02:00 AM Nov. 14, 2003 PT
They might seem an unlikely duo a coiffed congressman from New Jersey and a pasty-skinned garage-band front man from Alaska but the two are on a mission to protect voter rights and the integrity of U.S. elections.
The congressman, Rush Holt, introduced a bill to the House of Representatives last May calling for electronic voting machines to offer paper receipts so voters can verify their ballots.
The musician, Randall Scott, lead singer of the band Railer, is touring the country with band mates to promote the group's first album, Frame of Mind. But the band also is stumping for the House bill.
Packed into a Dodge van, the five band mates, ranging in age from 21 to 27, set out from Portland, Oregon, last month and have been crisscrossing the country from Minneapolis to San Francisco on their New National Anthem tour. At each gig they distribute leaflets with information about the Holt bill and the electronic voting industry.
"We're a new-wave band that promotes technology, but in this instance technology has been a letdown," said Scott, a consultant for a software company by day, who calls himself a technology geek at heart.
He's referring to a plethora of news stories about miscalculated votes and malfunctioning machines that have appeared in the press, as well as research reports from computer scientists and software auditors (PDF) that indicate electronic voting machines are unreliable.
One system in particular, made by Diebold Election Systems, was found to have more than 300 flaws, a number of them serious security issues that would allow someone to manipulate votes and rig an election. A spokesman for Diebold put a creative spin on the facts when he told an Ohio reporter this month that the company had received a "glowing" report.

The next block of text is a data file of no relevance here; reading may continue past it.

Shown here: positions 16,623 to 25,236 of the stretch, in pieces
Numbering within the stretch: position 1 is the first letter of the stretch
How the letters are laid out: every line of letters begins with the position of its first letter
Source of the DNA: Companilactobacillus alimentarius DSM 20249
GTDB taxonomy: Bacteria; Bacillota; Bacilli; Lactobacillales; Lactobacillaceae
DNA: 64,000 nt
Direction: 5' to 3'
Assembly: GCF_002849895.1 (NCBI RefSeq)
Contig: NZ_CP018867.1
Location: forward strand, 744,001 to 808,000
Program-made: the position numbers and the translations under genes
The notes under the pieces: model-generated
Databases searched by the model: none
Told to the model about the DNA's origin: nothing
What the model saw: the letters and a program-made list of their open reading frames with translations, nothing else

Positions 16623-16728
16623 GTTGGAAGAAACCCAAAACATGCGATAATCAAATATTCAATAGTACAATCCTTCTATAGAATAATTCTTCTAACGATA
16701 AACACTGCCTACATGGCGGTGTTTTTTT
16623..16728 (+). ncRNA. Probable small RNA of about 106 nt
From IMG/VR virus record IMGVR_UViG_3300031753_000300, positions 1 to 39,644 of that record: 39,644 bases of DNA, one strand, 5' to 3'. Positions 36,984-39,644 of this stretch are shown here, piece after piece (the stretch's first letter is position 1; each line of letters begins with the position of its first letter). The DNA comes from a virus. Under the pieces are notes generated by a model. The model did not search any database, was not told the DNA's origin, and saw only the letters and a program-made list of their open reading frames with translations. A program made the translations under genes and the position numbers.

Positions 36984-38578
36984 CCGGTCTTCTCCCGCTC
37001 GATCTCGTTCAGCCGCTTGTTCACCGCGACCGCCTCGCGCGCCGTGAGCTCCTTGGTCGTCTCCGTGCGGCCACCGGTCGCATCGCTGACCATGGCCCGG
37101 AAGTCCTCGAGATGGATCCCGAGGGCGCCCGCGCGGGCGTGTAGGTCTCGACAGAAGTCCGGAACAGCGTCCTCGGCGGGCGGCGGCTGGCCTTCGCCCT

"I started doing my own research out of curiosity and found a lot of facts that were quite scary," said Scott.
The band doesn't consider itself political. But Scott said, "I thought, if we're hitting the road, this is something I'd like to make people aware of. Instead of just raising your fist in frustration, there's actually an action that we could take to get results."
Scott says these actions include contacting congressional representatives to urge them to support the Holt bill, as well as talking with secretaries of state and county election officials who certify the machines and make purchasing decisions with taxpayer money.
Scott directs people to VerifiedVoting.org, a site run by Stanford University computer science professor David Dill, which keeps a tally of where congressional representatives stand on the issue when contacted.
He also says there's a welling movement in the artistic community to support the cause.
"People are realizing how important it is to have a verified voting trail to account for people's votes. No one wants a hijacked election," he said.
Jackie Kane, a concert and events promoter in Los Angeles, hopes to develop a benefit concert to raise awareness about the Holt bill. She's currently seeking artists who are interested.
"Going forward with electronic voting, with its possibilities for fraud and mistakes, doesn't make sense. Computers can crash, there are so many things that can happen," she said.
Scott formed the band only a year ago after moving to Portland from Alaska. Six months later, Railer won a radio station's band search contest, and now the group shares a manager with The Cure and a lawyer with Stone Temple Pilots and the Red Hot Chili Peppers.
Outside of Columbia Records whose president wasn't amused when Scott jumped off a stage into the lap of the executive's girlfriend a number of record labels also are courting the band.
"I thought she was an intern," Scott said. "The president didn't find it amusing."
The band plays rock-wave, a combination of 1980s synthesizer music and modern-rock styling. Scott calls Railer's music "new wave meets modern day." (Listen to an audio excerpt of the band's music.)